- By Rachel Crawford, News Editor -
On the morning of Saturday, Jan. 20, an estimated 6,500 people gathered on Halifax Mall in downtown Raleigh to commemorate the one-year anniversary of the 2017 Women’s March. The rally kicked off at 9 am with an hour of resistance music. After the musical performances, the rally began with speakers, including Meredith alum Eiman Ali, who graduated last spring. Ali spoke to her experience as a Somali-American woman and as an immigrant in the current American political climate.
Organizers of this event worked for over six weeks to prepare. Kirby Jones, a junior and English major, says that being involved on the planning committee has been a rewarding experience. Jones got involved with the planning committee at the first meeting on Dec. 1 of last year, and she stated that it was amazing to see how quickly the details of the rally fell into place.
“I would have never imagined being able to put such a big event together on such a compressed timeline,” Jones stated, citing the teamwork and determination of members of the planning committee for the rally’s successful development.
Jones emphasized the contrast in mood and purpose between this year’s Women’s Rally on Raleigh and last year’s Women’s March. Last year, Jones said, the march took place in reaction to the election of President Trump and centered feelings of angst and frustration. According to Jones, this year’s rally had a much more hopeful tone, building on the momentum of last year and encouraging feminist activists to stay connected to the progressive movement, get involved with organizations, and plug into this year’s midterm elections.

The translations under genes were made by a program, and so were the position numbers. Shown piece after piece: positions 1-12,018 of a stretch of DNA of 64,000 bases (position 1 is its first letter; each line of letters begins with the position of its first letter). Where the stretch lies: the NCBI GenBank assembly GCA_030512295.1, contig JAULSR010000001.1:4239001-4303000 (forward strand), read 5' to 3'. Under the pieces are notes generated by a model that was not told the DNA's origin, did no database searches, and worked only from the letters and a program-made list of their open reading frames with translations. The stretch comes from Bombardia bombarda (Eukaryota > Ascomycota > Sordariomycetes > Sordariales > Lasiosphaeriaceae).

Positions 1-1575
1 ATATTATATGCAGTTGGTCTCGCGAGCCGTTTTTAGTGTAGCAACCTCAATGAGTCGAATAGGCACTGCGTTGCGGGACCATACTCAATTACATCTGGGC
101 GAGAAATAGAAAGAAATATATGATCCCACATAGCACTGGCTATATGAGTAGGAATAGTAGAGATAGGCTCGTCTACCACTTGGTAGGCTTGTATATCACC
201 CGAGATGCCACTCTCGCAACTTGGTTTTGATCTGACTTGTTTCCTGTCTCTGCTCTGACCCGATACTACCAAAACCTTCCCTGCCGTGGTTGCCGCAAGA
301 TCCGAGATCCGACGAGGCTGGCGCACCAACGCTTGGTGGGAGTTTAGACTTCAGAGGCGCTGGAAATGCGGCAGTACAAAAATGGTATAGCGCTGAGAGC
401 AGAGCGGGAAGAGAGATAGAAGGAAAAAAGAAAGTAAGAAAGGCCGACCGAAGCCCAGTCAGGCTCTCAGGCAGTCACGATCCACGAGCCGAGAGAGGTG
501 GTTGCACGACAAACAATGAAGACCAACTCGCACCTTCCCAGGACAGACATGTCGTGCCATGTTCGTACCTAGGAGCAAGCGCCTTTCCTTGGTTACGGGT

Imani William, a Meredith senior receiving a double degree in mathematics and electrical engineering, said that she participated in the rally “to make sure the call for justice is heard and to feel reinvigorated for the fight. I was there as a Black American Muslim woman who wants a better future for all.”
Reflecting on last year’s march, William stated, “I was brought to tears by the multitude of people from different generations, races, religions, who all came together unified in spirit ready to fight for justice in so many arenas. The crowd last year seemed unending.” This year, she said that while the crowd was much smaller, “the speakers spoke with urgency, and the singers inspired action. Leaving the rally, I felt compelled to do more and I felt there were many others who were on the same page.”
Leena Torky, a senior double majoring in sociology and international studies, stated,“I participated in the march last year here in Raleigh, and this year’s was much smaller and we didn’t actually march, but it was still amazing to just listen to the speakers in the area … I was so happy to see that many of them were WOC, immigrant, and Muslim women.” However, Torky felt “disheartened by the rising amount of transphobia and white feminism in this movement…a lot of the signs did seem a little trans-exclusive or just not that productive.” Torky hopes that future rallies will be more inclusive: “I was really inspired by my close friends and all the Muslim women at the rally, but I really hope that there will be more discussions about being inclusive towards all people who are affected by this movement.”